Sir Thomas More, Or, Colloquies on the Progress and Prospects of Society

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J. Murray, 1829 - Christian life - 868 pages
"...[A] calm exposition of [Southey's] mature social and political convictions: rejection of the Catholic claims and of constitutional reform, support for high taxation to redistribute wealth, and so on. The conversations are conducted with the ghost of Sir Thomas More, whose Utopia was a remote ancestor of pantisocracy. They are set in the neighbourhood of Keswick, and the beauty of the countryside tempers the generally gloomy tone of the conversation, as does the quiet of his splendid library." -- DNB.
 

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Page 161 - Love had he found in huts where poor men ' lie; His daily teachers had been woods and rills, The silence that is in the starry sky. The sleep that is among the lonely hills.
Page 250 - Woe unto him that buildeth his house by unrighteousness, and his chambers by wrong ; that useth his neighbour's service without wages, and giveth him not for his work...
Page 427 - My doctrine shall drop as the rain, my speech shall distil as the dew, as the small rain upon the tender herb, and as the showers upon the grass : Because I will publish the name of the Lord: ascribe ye greatness unto our God.
Page 174 - And they reasoned among themselves, saying, It is because we have no bread. 17 And when Jesus knew it, he saith unto them, Why reason ye, because ye have no bread ? perceive ye not yet, neither understand? have ye your heart yet hardened ? 18 Having eyes, see ye not? and having ears, hear ye not? and do ye not remember?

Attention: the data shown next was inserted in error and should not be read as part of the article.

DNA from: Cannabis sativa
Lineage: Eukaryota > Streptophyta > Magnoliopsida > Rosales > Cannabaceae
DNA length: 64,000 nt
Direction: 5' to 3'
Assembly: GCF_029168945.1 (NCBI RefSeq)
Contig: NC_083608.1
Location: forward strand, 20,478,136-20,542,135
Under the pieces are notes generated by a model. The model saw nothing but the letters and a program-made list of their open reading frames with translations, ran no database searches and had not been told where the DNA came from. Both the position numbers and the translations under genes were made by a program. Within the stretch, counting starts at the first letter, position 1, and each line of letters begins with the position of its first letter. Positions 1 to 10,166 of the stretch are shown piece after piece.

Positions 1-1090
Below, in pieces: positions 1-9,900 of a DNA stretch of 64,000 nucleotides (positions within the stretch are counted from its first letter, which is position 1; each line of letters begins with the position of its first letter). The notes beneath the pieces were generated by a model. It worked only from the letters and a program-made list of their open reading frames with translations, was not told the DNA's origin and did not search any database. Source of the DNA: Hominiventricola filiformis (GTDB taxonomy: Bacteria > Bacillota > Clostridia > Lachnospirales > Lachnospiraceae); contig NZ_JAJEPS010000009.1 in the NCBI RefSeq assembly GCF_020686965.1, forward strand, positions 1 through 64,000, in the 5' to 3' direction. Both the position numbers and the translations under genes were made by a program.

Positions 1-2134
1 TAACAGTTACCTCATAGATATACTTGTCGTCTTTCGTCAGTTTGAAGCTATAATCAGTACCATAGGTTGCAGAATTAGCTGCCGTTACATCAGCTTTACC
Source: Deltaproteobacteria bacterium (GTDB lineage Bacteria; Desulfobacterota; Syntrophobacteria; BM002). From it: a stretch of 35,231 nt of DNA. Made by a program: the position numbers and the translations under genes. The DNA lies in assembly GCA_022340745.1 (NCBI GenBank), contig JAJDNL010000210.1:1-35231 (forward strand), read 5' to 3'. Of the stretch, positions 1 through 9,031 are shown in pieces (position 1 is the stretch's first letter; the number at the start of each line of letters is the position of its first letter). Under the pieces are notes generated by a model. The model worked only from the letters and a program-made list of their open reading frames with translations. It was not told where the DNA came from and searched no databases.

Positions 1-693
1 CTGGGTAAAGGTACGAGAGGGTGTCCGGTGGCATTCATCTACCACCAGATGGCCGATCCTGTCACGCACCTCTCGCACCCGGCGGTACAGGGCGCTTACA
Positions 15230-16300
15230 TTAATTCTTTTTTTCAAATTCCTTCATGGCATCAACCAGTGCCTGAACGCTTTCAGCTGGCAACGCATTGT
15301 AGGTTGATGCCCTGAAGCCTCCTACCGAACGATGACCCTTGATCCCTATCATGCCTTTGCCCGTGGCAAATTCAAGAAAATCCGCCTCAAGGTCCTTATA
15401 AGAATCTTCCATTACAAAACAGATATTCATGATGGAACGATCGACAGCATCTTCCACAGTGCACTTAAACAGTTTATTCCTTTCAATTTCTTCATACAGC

Page 248 - Lord, how long?' And he answered, 'Until the cities be wasted without inhabitant, and the houses without man, and the land be utterly desolate.
Page 228 - And they that shall be of thee shall build the old waste places : thou shalt raise up the foundations of many generations ; and thou shalt be called, The repairer of the breach, The restorer of paths to dwell in.
Page 189 - Tis not in battles that from youth we train The Governor who must be wise and good, And temper with the sternness of the brain Thoughts motherly, and meek as womanhood. Wisdom doth live with children round her knees...
Page 172 - So many hours must I tend my flock; So many hours must I take my rest; So many hours must I contemplate; So many hours must I sport myself...
Page 113 - Father to whom all hearts are open, and from whom no secrets are hid.
Page 172 - God ! methinks it were a happy life To be no better than a homely swain ; To sit upon a hill, as I do now, To carve out dials quaintly, point by point...

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